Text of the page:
Top Tips on How to Start the Swing
Now that we have covered the most important tips of the swing, we will get a little more fine-tuned and focus on how to correctly start the golf swing. A lot of this has to do with tempo during your takeaway, but there are other major aspects that should be considered when working on the start of your golf swing. During this section, we will discuss hand placement, shoulder alignment, hip rotation, and upper body movement. Yes, it seems like a lot, but there truly are many things that go into the start of the golf swing, and we will cover each of them below.
The most important aspect of the swing, is your hand placement before you start your swing. There are a million different articles out there that tell you to either drop your hands low, raise them higher, keep them at waist height, etc. The list really does go on and on for days, but I know what has worked for me and will work for you as well. I have tinkered around with dropping my hands low (which results in more of a draw), and also keeping my hands higher (which prevents the snap hook). To be honest, it really is personal preference here. If you are looking to hit a hook, then drop your hands lower when you address the ball. This will help speed your hands up a bit during the swing, resulting in a draw… or even a hook if you get them to low. Which brings me to what I suggest – keep the hands higher. This will keep the wrist movement to a minimum, and it does slow your hands down a bit, which prevents the over the top snap hook and allows for the ball to start down the intended target line. As I previously mentioned, this is all personal preference, depending on what type of shot you are wanting to have in your game… but either method will give you the desired result.
The next way to improve the start of your swing, is to simply check your shoulder assignment. As I mentioned earlier with your body alignment, your shoulders are just as important. If your shoulders are open at address, this will hinder the start of your swing, and ultimately cause your shot to start well off the target line. The same thing goes for closing your shoulders, and the result is, well… you guessed it, off line. To correct this, simply check your shoulder alignment at address, and pick your club up to check if you need to. While standing to address the ball, simply pull the club up and put it across your chest. If you are pointing down the intended target line, then you are set. If you are off line, adjust accordingly and continue to do this before each shot, until you are lined up correctly every time.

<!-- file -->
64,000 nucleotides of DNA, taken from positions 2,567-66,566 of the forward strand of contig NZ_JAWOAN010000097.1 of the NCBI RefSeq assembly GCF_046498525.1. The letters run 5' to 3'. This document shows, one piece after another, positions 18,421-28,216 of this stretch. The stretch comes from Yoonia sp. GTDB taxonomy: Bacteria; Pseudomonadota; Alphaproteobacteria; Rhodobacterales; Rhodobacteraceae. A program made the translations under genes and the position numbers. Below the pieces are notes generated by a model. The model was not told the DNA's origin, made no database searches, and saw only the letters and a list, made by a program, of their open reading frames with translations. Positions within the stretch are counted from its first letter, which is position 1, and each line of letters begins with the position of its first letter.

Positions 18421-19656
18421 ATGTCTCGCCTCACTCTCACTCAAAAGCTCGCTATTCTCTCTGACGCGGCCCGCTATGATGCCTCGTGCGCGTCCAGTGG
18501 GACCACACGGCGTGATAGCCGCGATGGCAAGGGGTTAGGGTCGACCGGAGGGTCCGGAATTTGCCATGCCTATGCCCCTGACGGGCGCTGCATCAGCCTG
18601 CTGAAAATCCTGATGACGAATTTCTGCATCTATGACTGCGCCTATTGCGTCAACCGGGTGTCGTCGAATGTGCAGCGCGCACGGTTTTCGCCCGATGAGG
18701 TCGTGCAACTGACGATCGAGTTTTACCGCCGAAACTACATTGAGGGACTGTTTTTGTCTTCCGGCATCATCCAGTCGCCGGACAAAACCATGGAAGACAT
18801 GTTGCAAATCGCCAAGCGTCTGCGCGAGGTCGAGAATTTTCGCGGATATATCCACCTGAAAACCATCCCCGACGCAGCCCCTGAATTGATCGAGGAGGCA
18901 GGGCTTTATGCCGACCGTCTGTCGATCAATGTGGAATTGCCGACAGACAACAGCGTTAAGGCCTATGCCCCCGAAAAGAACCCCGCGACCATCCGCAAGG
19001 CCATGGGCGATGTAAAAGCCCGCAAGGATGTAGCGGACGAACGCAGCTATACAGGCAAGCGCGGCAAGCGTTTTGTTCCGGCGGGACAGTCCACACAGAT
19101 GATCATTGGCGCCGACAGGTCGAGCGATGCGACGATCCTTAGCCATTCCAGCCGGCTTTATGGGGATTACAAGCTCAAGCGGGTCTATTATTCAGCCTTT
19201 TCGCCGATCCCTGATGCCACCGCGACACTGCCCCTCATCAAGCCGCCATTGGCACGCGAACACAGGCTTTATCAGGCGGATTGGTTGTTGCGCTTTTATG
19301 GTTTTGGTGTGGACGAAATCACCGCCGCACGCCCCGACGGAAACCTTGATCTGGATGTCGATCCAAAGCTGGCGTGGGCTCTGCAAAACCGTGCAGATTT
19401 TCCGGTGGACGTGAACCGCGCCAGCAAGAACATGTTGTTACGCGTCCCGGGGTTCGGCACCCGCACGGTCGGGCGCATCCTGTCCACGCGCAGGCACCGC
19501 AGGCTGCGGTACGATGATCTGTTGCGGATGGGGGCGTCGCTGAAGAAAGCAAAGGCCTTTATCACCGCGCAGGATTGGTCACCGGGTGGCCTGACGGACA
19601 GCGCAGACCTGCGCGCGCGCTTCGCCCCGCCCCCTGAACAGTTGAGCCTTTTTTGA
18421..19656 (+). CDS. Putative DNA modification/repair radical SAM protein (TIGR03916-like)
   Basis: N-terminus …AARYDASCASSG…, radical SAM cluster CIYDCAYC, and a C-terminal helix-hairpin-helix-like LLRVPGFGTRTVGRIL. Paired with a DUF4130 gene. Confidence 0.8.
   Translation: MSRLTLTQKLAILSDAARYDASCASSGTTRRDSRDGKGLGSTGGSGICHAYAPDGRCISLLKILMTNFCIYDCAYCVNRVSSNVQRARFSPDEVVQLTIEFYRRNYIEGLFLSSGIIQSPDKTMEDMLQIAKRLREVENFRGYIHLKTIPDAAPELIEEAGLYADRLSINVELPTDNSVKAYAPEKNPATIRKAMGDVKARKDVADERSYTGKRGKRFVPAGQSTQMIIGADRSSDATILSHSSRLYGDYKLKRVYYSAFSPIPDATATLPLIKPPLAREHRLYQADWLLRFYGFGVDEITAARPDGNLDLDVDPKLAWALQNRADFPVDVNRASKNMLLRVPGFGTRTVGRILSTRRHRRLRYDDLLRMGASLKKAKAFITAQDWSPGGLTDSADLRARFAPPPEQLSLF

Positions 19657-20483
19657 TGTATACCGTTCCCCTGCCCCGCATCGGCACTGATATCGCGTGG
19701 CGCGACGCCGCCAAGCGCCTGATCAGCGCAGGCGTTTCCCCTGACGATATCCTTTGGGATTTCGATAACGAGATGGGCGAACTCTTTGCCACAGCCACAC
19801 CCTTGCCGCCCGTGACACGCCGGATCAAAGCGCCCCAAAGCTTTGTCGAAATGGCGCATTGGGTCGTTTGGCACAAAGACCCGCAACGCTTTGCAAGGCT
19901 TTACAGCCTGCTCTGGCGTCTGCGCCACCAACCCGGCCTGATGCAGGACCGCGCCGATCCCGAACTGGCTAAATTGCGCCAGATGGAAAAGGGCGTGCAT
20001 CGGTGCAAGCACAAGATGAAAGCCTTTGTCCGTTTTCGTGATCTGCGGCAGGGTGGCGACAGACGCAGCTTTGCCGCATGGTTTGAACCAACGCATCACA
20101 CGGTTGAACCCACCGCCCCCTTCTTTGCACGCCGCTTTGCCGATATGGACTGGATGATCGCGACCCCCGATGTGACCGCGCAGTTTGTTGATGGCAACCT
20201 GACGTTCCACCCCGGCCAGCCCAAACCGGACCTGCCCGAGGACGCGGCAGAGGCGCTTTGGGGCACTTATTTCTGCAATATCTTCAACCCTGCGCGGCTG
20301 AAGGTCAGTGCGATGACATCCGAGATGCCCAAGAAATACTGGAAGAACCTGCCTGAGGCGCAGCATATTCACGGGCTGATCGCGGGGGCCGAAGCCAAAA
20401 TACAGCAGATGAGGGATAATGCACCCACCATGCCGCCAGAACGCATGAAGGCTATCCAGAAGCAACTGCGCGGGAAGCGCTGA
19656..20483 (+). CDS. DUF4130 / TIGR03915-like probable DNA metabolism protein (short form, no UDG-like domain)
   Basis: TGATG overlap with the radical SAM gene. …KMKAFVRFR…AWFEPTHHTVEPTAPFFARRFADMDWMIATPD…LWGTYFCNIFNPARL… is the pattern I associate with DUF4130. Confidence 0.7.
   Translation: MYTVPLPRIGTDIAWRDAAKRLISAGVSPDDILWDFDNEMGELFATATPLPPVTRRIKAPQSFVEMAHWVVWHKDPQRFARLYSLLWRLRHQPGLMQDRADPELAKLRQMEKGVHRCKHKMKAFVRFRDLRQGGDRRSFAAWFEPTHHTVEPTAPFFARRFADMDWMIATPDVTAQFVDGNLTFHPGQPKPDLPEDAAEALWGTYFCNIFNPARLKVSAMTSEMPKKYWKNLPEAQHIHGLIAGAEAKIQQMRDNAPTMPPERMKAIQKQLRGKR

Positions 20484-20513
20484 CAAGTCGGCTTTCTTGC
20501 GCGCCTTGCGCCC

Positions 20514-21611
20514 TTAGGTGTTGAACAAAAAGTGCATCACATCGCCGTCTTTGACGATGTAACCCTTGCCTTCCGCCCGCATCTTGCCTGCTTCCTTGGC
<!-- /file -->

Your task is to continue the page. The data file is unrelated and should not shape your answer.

The third major aspect, is hip rotation. The start of your swing is vital to the rest of your swing (obviously), so you need to pay attention to your hips. The ideal turn of the hips would be to turn until your front knee is pointing behind the ball. This means that you are turning enough to rotate your entire body through the ball, which ensures the ball will start down the target line. If you are not getting the knee behind the ball, you are preventing the body from rotating correctly, which will hinder the rest of the swing. It is extremely important that you invest the time to work on this motion. I am not going to sugar coat it at all, you will truly feel uncomfortable with this until you have put in the time. Keep working on this until you are comfortable and confident that your knee/lower body is rotating enough through the first half of the swing.
The final aspect is the upper body, which goes hand-in-hand with the knee movement I just mentioned. The ideal turn here, is to rotate until your club is parallel with the ground. Don’t push this too hard, not many people can bring the club back as far as John Daly does. With this, simply have someone take a camera and record your swing. Just the first half of it would be ideal, because you will only be looking at where the club goes at the top of your swing. If you are reaching the parallel point, then you are set, and ready to roll.
In all, there are many things that come into play when discussing the start of the swing. You need to focus on your hand placement, upper body, lower body, and shoulder alignment, which all play a big factor in just the first half of your swing. I suggest spending an entire week just working on these motions. Some of these will be easy adjustments, but others will require some hard work and plenty of focus.